Donald Trump could be hauled in by federal officials and questioned immediately after leaving office, a White House correspondent claims.
John T. Bennett, the Washington bureau chief for The Independent, wrote on Friday that the multitude of federal investigations may catch up with Trump very quickly should he lose the upcoming presidential election.
Bennett imagined a scenario where the president is apprehended shortly after his airplane touches down after leaving the White House and returning to his home in Florida, with Trump being taken in for questioning regarding any one of the lingering investigations he could soon face.
While the scenario was speculative, Bennett noted that what once seemed dramatic may not seem too outlandish for the "Trump era" of politics. As he would no longer be under the protection of a sympathetic Justice Department and would be away from their policy not to arrest a sitting president, he may face a tightening investigation.
"Attorney General William Barr has shown Trump great loyalty. But like Trump, his term no doubt would end the second Biden finished the Oath of Office. What's more, despite what has gone on at the top of the Justice Department, its Southern District of New York has shown no inkling in showing Trump much mercy," the journalist wrote.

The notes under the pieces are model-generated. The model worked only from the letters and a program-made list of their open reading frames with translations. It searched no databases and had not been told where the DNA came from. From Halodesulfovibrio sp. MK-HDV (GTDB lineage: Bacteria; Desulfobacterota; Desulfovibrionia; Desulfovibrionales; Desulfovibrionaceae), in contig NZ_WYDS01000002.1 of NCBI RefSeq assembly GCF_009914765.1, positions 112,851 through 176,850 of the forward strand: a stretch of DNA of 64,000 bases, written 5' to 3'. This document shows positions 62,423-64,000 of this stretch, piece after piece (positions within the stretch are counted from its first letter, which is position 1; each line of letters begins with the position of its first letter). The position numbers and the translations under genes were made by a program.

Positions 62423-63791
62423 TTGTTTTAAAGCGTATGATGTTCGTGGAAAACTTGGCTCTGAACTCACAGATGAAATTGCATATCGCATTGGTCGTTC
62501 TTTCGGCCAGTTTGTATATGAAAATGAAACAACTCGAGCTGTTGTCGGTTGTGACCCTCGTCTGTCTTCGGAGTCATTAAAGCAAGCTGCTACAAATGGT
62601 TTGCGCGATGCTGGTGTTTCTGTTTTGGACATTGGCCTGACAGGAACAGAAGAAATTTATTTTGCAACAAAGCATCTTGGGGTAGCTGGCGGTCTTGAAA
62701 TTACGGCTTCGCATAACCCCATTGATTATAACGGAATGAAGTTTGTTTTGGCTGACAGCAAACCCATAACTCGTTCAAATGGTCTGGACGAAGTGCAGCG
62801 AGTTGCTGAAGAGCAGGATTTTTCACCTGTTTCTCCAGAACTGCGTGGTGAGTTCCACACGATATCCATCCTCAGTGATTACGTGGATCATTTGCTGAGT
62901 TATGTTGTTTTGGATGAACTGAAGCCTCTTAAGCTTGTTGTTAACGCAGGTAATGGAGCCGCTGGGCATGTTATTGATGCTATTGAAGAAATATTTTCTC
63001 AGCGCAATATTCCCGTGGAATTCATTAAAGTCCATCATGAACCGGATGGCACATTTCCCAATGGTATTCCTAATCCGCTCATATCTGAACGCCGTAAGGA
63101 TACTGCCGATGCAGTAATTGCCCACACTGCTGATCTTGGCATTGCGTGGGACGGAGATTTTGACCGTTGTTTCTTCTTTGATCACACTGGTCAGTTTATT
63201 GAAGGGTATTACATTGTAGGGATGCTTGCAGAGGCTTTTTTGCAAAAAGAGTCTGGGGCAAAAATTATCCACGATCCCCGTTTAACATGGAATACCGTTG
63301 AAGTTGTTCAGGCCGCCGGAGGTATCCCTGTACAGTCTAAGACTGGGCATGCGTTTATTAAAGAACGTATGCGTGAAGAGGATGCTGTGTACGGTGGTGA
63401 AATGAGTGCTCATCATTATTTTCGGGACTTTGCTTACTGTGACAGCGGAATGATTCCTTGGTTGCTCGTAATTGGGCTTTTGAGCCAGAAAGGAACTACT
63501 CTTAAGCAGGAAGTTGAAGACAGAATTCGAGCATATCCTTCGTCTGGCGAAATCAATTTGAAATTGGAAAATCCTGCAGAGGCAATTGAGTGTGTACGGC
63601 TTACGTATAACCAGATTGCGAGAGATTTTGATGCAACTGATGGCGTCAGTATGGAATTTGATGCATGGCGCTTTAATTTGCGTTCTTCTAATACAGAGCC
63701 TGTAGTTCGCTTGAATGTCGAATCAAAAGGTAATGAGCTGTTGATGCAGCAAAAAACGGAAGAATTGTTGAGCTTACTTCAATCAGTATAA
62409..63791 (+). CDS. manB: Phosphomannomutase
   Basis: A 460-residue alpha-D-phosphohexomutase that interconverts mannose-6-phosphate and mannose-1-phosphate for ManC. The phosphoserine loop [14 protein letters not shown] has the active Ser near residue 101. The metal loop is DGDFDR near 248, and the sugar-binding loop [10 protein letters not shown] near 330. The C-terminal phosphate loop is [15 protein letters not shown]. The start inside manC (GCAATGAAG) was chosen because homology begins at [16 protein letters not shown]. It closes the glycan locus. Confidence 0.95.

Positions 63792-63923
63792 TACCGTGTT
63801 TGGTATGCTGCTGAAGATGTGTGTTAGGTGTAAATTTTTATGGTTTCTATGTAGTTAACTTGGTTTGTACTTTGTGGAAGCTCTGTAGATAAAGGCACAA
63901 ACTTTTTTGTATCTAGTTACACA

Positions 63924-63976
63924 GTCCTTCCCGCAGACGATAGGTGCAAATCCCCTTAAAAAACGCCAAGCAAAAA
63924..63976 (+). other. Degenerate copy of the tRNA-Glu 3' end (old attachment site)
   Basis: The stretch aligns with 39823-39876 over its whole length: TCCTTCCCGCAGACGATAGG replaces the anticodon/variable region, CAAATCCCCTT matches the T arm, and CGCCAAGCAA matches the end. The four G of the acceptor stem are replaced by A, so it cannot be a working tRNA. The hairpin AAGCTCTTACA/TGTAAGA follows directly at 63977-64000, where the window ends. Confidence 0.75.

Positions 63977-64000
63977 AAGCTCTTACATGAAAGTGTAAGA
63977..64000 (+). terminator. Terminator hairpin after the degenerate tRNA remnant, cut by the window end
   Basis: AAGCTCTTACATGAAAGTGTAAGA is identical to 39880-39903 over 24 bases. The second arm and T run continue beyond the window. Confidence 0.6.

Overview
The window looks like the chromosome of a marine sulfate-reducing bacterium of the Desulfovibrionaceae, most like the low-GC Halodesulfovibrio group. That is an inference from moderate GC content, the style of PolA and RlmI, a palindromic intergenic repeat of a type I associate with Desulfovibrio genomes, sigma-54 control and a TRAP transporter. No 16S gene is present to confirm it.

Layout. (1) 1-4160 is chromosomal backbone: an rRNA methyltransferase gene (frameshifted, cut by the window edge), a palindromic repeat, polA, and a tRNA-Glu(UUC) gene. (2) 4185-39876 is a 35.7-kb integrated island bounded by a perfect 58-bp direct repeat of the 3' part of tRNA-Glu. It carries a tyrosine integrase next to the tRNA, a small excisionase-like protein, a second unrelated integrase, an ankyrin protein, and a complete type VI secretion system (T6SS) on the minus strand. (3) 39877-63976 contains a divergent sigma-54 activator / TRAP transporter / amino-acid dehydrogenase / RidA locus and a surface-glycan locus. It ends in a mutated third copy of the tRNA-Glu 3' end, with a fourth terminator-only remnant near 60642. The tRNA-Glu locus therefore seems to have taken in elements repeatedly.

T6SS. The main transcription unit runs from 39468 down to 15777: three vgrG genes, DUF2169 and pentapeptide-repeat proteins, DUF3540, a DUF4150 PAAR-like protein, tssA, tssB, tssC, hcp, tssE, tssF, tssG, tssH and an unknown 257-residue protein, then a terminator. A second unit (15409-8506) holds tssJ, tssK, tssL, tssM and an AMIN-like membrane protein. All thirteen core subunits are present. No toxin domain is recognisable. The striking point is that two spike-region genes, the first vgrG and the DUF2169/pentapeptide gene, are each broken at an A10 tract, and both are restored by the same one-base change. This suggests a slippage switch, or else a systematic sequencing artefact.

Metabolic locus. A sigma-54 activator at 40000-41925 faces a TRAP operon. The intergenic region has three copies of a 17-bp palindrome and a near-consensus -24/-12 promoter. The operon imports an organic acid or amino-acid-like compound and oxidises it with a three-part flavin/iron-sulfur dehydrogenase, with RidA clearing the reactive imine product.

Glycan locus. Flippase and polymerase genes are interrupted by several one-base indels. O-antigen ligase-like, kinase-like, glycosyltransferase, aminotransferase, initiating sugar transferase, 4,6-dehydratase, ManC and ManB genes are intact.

"There are at least 12 federal and state investigations into Trump, his 2016 campaign and his business dealings, according to a list compiled by the New York Times."He went on to list some of the pending probes, including allegations that Trump gave an illegal hush money payment to Stormy Daniels and claims that his company committed financial fraud. A series of bombshell claims pointing to potential tax fraud could also catch up with Trump quickly, Bennett added.
Others have joined in speculating that the president could face charges soon after leaving office, should he lose in November. As The Inquisitr noted earlier this month, another report claimed Trump could be on the hook for various crimes once out of the White House.
According to the report from The Intercept, the multitude of allegations could mean serious trouble for a president who already faced an impeachment trial -- and an acquittal from the Senate -- to start the year.
"Trump is more vulnerable to prosecution than other presidents because he's engaged in so many potential nontraditional presidential crimes," the piece noted.
Trump has denied wrongdoing, often claiming the allegations against him are politically motivated and false.